Elizabeth Snowden: Banking the Odds in Her Favor with New Technology
When it comes to breast cancer, the earlier it's detected, the better a person's chance of recovering. And while a mammogram can help doctors identify abnormal cells in the breast, it can't tell if those cells are cancerous.
So doctors at the UCSD Moores Cancer Center are now testing a new scanner that should help them better diagnose the illness.
Elizabeth Snowden has been fortunate. Her family has never had to deal with breast cancer. But the 73-year-old University City woman still worries about the illness.
"I have three daughters, and I worry about them more than I do myself," noted Snowden, adding: “It’s very important to explore all means and investigative devices to detect breast cancer or any other cancer at an early stage. I am privileged to be a participant as a human subject to promote the research so that we can detect cancer sooner and start treatment sooner.”
So, she's participating in a UCSD clinical trial, testing a new breast cancer screening device called Softscan.
By using infrared light instead of x-rays, the optical imager provides physicians with medical data they can't get from a traditional mammogram, such as oxygen levels and blood flow.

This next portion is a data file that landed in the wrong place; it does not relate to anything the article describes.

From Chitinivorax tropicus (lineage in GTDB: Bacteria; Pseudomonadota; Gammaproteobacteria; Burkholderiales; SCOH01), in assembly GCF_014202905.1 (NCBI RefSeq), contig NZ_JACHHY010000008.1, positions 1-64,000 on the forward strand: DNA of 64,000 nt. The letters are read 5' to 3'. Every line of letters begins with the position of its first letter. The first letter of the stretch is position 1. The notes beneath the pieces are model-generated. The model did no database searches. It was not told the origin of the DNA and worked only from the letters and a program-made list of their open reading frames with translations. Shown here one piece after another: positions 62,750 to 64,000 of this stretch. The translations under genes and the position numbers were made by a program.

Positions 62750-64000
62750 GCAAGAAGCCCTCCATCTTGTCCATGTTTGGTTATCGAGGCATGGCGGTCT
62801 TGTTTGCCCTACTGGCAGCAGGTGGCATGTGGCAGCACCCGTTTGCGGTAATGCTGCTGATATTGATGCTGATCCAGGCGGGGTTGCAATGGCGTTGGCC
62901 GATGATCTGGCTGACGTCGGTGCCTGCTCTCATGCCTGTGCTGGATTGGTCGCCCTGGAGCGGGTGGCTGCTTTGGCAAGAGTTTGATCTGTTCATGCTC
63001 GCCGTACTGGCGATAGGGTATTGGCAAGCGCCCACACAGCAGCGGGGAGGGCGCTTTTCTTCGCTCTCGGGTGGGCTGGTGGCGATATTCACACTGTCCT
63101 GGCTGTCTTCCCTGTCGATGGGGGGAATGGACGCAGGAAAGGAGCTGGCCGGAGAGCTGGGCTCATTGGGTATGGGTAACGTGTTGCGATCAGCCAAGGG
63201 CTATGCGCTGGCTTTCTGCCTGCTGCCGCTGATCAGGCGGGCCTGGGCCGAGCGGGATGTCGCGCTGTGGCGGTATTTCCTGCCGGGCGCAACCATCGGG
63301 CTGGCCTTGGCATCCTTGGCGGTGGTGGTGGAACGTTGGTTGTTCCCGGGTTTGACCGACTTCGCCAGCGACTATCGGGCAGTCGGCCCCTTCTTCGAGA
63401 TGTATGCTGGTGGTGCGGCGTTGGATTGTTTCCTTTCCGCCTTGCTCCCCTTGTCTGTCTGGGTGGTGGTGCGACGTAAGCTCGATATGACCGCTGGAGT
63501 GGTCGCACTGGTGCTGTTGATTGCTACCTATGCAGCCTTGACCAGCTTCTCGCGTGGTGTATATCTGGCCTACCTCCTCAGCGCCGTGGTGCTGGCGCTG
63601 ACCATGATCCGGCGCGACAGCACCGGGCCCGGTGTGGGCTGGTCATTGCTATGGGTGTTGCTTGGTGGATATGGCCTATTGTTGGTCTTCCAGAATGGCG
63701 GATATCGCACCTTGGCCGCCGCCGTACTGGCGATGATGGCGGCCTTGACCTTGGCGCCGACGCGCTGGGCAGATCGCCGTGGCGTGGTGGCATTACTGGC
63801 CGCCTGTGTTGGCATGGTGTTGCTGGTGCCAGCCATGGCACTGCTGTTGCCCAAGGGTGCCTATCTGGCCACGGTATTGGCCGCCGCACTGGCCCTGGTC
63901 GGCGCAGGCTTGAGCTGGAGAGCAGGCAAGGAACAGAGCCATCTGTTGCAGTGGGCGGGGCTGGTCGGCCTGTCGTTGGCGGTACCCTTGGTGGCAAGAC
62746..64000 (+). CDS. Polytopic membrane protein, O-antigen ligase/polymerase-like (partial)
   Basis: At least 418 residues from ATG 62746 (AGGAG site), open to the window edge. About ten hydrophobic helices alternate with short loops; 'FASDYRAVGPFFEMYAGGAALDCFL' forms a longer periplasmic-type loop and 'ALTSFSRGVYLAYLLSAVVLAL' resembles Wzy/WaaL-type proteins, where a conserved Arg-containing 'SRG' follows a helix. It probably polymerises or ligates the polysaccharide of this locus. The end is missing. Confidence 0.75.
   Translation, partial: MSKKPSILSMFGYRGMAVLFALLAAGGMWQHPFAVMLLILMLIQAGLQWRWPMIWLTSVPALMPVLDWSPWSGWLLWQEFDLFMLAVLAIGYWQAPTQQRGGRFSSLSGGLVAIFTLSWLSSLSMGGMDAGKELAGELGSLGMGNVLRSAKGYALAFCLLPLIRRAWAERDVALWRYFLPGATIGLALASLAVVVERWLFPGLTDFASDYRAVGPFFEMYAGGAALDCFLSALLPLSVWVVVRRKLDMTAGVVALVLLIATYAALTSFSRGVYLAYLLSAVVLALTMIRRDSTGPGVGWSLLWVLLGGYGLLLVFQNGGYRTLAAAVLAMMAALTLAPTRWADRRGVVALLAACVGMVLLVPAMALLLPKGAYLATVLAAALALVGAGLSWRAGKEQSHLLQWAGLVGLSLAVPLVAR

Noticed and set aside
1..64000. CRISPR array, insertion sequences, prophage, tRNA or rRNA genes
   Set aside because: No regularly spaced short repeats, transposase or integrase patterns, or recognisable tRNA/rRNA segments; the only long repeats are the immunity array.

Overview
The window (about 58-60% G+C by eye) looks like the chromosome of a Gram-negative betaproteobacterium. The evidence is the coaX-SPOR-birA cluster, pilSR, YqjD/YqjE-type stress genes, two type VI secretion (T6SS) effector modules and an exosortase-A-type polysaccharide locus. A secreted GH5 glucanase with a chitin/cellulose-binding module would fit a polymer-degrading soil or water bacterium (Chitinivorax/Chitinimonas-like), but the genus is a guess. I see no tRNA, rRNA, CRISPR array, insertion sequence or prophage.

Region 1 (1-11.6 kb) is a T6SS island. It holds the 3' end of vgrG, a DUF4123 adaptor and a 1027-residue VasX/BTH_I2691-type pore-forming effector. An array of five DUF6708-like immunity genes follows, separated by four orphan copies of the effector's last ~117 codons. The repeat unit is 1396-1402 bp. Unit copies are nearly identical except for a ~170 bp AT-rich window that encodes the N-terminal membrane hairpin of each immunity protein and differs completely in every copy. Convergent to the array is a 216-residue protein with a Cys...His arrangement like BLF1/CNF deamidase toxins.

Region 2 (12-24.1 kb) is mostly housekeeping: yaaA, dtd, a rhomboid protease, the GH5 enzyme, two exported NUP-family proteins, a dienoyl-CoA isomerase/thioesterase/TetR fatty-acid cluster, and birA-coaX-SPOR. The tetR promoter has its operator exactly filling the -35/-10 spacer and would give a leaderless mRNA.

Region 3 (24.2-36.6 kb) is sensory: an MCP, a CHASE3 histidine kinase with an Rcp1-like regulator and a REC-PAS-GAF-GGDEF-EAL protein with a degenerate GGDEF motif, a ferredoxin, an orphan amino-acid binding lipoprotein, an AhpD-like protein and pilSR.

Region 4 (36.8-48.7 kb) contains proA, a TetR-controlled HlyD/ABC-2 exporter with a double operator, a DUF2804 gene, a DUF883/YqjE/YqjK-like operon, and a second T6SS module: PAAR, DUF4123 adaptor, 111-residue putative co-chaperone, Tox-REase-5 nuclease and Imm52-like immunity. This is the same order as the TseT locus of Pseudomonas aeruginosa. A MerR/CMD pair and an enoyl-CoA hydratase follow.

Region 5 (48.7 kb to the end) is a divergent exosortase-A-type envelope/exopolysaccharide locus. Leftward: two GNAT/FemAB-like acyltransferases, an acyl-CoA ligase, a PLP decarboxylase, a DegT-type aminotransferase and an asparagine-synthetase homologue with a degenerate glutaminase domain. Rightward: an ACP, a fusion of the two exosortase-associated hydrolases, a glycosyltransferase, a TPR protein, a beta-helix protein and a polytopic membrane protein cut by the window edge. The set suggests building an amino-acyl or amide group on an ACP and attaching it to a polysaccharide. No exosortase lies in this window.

"We can distinguish normal from abnormal tissues and also distinguish potentially cancerous from noncancerous tissues, should there be a tumor located there," explained radiologist Robert Mattrey, M.D., of the Moores UCSD Cancer Center.
With a mammogram, doctors diagnose potential tumors by looking at the shape of growth. If cancer is suspected, the patient must then undergo a biopsy – removal of a tiny piece of the suspicious tissue for microscopic examination -- to determine if it's benign (noncancerous) or malignant (cancerous).
By employing the Softscan in addition to a mammogram, researchers are hoping they'll eventually be able to diagnose breast cancer without the need for a biopsy.
"So it will decrease the amount of surgeries that would be necessary and if we are really lucky, eliminate biopsy altogether," according to Dr. Mattrey.
It's still too early to know if the scanner will ever replace mammography, but doctors are optimistic that the scanner will help them reach their ultimate goal of improving the speed and accuracy of breast cancer diagnosis.